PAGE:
25 May 2019

Jingdong set to ring in new IPO year as bell tolls for Linktone

On the day before Christmas, e-commerce giant Jingdong was making new noises that indicate it may make another attempt at an IPO in the new year, with word that it finally became profitable in the first three quarters of 2013.

Meantime, the small but longtime NASDAQ-listed Linktone (Nasdaq: LTON) announced plans to voluntarily delist from the exchange to save cash, continuing the steady stream of departures by many underappreciated US-listed Chinese firms. Unlike other firms to delist in this wave, Linktone’s move isn’t a true privatization and looks more like a pure effort to save cash, indicating the company may be struggling financially.

Let’s start with Jingdong, China’s second-largest e-commerce company, which has just given some very limited financial results for the first nine months of the year. The company said it posted a small profit during that period, though it didn’t say if that profit was on a net, operating, or other basis. The company said the gross merchandise value of products sold on its own and its open platform exceeded 100 billion yuan (US$16.4 billion) for the nine-month period.

The announcement of the profitability comes after Jingdong’s talkative CEO Liu Qiangdong said back in May that his company expected to become profitable by the end of this year or in the first half of 2014. That would appear to show that Jingdong has reached its target a little earlier than expected, though I suspect the profit is probably on an operating and not a net basis.

This announcement also comes just two weeks after Liu quietly returned to China after several months of study in the United States.

This sudden flurry of news follows a quiet period for Jingdong, which tried to launch an IPO last year but ultimately aborted the deal due to lack of investor interest. Liu’s return to China, combined with this announcement of the company’s profitability, seem to indicate that Jingdong may try to relaunch the IPO process next year, perhaps as soon as March after the Lunar New Year.

The company is undoubtedly encouraged by a string of five successful IPOs by Chinese firms in New York over the last two months, all of which have posted strong debuts. One of those, Baidu-backed (Nasdaq: BIDU) online travel agent Qunar (Nasdaq: QUNR), was losing big money at the time of its offering, indicating there’s still some investor appetite for loss-making firms like Jingdong. I do think sentiment now is much better than when Jingdong first tested the market for an IPO, and that we’re likely to see the company relaunch its plan for a New York listing next year.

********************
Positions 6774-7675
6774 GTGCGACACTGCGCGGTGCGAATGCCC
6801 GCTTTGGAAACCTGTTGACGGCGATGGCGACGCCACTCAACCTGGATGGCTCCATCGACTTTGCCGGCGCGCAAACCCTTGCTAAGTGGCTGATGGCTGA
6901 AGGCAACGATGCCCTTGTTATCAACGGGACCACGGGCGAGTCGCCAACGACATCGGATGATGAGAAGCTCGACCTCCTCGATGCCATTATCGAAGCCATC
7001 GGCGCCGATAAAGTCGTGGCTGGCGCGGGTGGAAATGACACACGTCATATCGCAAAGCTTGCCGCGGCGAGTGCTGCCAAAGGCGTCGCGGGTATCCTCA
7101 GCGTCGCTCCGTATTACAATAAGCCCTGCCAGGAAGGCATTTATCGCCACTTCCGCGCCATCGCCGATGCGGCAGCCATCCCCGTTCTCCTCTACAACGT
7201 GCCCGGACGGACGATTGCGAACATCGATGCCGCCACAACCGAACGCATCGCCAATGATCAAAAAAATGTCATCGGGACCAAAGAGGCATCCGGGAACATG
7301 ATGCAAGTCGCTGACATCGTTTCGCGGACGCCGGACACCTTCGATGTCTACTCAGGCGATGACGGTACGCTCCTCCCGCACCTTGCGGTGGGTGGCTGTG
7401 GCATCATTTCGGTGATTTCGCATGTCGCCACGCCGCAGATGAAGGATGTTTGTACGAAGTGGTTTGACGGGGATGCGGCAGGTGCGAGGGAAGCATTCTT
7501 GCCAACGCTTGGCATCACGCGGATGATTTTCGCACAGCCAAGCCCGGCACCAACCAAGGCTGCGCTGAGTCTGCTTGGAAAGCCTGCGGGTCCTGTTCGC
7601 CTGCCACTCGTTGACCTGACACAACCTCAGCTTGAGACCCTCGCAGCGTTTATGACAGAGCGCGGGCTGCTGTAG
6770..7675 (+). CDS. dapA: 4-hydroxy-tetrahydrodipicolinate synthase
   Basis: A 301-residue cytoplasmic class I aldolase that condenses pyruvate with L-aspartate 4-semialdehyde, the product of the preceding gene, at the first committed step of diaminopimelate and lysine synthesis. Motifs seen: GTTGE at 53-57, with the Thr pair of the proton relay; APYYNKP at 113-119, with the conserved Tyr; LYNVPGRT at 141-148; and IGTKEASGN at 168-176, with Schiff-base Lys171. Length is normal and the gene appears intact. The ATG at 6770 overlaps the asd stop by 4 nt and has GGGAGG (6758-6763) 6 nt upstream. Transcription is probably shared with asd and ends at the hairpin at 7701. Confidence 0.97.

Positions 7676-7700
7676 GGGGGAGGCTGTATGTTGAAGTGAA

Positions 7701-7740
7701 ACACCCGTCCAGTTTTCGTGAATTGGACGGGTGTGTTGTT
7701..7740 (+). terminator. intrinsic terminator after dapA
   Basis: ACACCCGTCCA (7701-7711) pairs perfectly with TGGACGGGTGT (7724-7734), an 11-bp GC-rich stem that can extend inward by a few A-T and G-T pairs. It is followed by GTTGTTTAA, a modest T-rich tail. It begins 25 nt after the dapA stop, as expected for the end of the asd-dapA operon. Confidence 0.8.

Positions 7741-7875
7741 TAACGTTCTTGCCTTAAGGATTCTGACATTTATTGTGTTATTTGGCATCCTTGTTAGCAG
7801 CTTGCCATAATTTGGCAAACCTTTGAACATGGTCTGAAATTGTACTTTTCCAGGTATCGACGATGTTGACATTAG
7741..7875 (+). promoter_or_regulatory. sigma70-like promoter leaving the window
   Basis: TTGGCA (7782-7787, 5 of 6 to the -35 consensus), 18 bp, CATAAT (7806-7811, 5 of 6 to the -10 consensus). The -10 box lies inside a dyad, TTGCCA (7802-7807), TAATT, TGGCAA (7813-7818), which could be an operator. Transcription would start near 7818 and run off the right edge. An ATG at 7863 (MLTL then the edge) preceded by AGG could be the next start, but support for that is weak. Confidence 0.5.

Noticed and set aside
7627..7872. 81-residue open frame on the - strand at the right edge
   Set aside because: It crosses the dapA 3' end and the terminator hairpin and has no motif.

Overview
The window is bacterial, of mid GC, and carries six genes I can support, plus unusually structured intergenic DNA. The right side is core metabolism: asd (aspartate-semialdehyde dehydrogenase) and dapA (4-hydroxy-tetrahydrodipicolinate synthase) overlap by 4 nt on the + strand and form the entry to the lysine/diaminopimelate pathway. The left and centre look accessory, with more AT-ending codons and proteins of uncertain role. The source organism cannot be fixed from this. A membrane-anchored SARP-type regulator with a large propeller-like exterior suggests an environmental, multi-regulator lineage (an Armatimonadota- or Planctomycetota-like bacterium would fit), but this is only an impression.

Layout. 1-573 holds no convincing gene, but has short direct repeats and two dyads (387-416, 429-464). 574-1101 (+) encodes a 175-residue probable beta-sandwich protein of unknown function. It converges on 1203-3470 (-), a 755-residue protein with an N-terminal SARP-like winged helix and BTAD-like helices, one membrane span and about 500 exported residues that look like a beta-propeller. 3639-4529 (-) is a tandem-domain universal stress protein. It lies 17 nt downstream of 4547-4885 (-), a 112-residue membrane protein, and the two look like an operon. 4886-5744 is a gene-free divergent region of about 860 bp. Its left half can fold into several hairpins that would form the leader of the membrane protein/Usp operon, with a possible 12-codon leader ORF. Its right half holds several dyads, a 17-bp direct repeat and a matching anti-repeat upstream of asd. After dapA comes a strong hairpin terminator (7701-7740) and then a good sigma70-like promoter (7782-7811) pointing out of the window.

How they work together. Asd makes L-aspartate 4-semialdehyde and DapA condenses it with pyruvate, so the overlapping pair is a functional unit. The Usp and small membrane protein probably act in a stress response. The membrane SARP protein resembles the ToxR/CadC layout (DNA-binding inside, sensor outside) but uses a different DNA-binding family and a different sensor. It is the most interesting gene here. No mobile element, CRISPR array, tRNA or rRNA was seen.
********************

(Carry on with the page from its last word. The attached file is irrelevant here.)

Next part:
From Jingdong, let’s look quickly at Linktone, a provider of media services that has a modest market value of just US$63 million. I’ll admit that one of the reasons I’m writing about such a small company is purely sentimental, since I remember writing about it many years ago when it made its original New York IPO. Linktone rose to prominence back then by providing paid services sent via cellphone text messages. But its fortunes quickly faded after China’s three telcos cracked down on such services.

Now Linktone says it is voluntarily delisting from the main NASDAQ exchange to conserve cash, though its shares will continue to trade in the over-the-counter market. Investors weren’t too thrilled about the move, with Linktone shares tumbling 37 percent after the announcement.

I’m surprised that Linktone didn’t make this move much earlier, as investors stopped caring about this company long ago. The move is logical for that reason, though it also hints that Linktone may be facing a cash shortage and is probably struggling just to survive. Regardless of the reasons, this move does represent the latest step in the ongoing cleanup of less desirable Chinese firms from New York markets, as investors focus on larger companies with better growth prospects.

Bottom line: Jingdong’s latest profit announcement indicates it could relaunch its IPO next year, while Linktone’s voluntarily delisting is part of a cash-conserving exercise.


A commentator on China company news and associate professor in the journalism department of Fudan University in Shanghai. Follow him on his blog at

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